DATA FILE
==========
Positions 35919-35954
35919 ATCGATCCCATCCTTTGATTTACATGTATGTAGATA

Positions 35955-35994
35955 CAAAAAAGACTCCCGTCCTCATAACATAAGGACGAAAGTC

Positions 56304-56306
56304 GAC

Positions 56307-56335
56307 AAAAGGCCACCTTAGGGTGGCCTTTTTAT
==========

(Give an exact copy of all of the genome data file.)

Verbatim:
Positions 35919-35954
35919 ATCGATCCCATCCTTTGATTTACATGTATGTAGATA

Positions 35955-35994
35955 CAAAAAAGACTCCCGTCCTCATAACATAAGGACGAAAGTC

Positions 56304-56306
56304 GAC

Positions 56307-56335
56307 AAAAGGCCACCTTAGGGTGGCCTTTTTAT